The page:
Fall is often a great time to shop for a home. New home and condo builders are anxious to clear inventory and other sellers don’t want to hit the winter real estate doldrums with a home that has been listed for months.
With the recession entering into history (if you believe the oft wrong finance chief Jim Flaherty), you might be thinking now’s the time to strike.
Usually, I recommend doing window shopping before making major purchases. Not with home buying. There’s way too much emotion compounded by real estate agents who are skilled at instilling a sense of urgency — “I expect an offer soon. The house across the road sold after a bidding war.” The minute you start looking, you’ll want to start buying.
Instead, start a house hunt with a Can I Afford My Home budget. If you have mortgage pre-approval you know the interest rate and can work out payments. Don’t forget the land transfer tax. Go to www.realtor.ca and use the mortgage and tax calculators for properties in your price range. Add in legal costs and required insurance if you have a high ratio mortgage.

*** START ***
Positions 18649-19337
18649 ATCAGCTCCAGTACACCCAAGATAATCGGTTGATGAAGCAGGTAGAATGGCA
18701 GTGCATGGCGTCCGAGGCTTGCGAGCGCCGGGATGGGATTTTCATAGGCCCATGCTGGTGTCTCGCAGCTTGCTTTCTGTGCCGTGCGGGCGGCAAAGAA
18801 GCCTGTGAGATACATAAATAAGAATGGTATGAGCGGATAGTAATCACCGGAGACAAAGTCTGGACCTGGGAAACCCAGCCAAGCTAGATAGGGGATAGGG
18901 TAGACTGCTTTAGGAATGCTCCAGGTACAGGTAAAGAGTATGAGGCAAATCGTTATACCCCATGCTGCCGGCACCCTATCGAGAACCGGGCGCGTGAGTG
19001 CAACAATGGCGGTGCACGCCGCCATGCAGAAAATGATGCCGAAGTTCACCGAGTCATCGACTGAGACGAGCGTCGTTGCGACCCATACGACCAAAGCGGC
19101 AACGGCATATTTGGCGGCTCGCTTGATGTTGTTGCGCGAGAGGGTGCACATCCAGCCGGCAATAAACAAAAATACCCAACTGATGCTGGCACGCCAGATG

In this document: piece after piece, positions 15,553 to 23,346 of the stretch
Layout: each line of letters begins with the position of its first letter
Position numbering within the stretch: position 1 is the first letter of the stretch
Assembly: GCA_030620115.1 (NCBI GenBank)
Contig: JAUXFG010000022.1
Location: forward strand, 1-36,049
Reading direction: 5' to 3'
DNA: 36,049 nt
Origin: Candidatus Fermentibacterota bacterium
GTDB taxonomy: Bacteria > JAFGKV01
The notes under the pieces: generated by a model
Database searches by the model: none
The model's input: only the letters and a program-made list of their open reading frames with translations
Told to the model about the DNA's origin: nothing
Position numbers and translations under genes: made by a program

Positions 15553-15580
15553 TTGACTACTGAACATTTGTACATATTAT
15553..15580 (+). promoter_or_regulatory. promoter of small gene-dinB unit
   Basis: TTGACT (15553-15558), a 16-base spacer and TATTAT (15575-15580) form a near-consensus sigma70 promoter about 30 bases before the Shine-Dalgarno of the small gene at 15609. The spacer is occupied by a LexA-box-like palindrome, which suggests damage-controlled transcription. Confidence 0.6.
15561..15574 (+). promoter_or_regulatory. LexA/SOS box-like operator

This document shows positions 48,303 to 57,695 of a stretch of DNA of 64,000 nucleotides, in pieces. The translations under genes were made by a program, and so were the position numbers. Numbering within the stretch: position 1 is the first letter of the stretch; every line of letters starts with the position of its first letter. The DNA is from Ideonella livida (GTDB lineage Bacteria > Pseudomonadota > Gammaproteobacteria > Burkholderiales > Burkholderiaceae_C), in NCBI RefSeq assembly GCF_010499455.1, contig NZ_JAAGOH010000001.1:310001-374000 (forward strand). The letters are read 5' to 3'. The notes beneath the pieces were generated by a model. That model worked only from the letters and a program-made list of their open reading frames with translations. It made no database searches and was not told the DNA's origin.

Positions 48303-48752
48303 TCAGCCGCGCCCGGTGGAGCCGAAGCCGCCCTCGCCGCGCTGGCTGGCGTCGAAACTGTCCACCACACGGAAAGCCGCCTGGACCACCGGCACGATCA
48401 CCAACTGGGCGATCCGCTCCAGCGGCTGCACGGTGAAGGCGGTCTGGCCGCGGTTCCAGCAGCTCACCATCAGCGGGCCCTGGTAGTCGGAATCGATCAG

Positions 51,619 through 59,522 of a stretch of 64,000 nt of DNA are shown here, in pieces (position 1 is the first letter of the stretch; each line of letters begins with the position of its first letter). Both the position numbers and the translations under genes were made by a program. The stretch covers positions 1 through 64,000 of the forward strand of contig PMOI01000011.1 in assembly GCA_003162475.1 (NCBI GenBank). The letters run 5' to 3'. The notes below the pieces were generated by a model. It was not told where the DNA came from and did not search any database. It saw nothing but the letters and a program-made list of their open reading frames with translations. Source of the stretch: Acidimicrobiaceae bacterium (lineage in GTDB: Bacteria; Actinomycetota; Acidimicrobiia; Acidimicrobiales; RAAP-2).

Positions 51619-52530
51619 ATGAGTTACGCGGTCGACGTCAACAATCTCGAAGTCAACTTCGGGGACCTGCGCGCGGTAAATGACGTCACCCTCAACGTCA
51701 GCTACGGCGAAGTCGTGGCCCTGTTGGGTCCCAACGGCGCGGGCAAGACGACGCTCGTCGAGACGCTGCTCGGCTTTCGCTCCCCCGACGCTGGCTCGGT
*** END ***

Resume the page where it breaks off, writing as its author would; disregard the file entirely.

You have your expected mortgage payment, next move on to your monthly housing nut. This includes condo fees, parking, property tax and insurance.
A call to your current agent can get you a rough insurance figure and a search of MLS listings in the area will do the same for taxes.
Estimate utilities — many people forget this if they have been renters. You should also count on spending a certain amount on maintenance, repairs and decorating.
You’re thinking, “Hey! It’s new I don’t need to decorate.” Does a new home buyer exist who doesn’t want to change a few things? And if it is a re-sale there’s always something that needs attention.
Now you have your monthly figure, ask yourself, can I afford it? If yes, go home shopping. If no, adjust your price point.
Alison’s Money Rule:
Don’t even think of making an offer on a house or condo until you’ve completed a Can I Afford My Home budget.
– Alison Griffiths is a financial journalist, author and host of Maxed Out on the W Network. Write to her at firstname.lastname@example.org.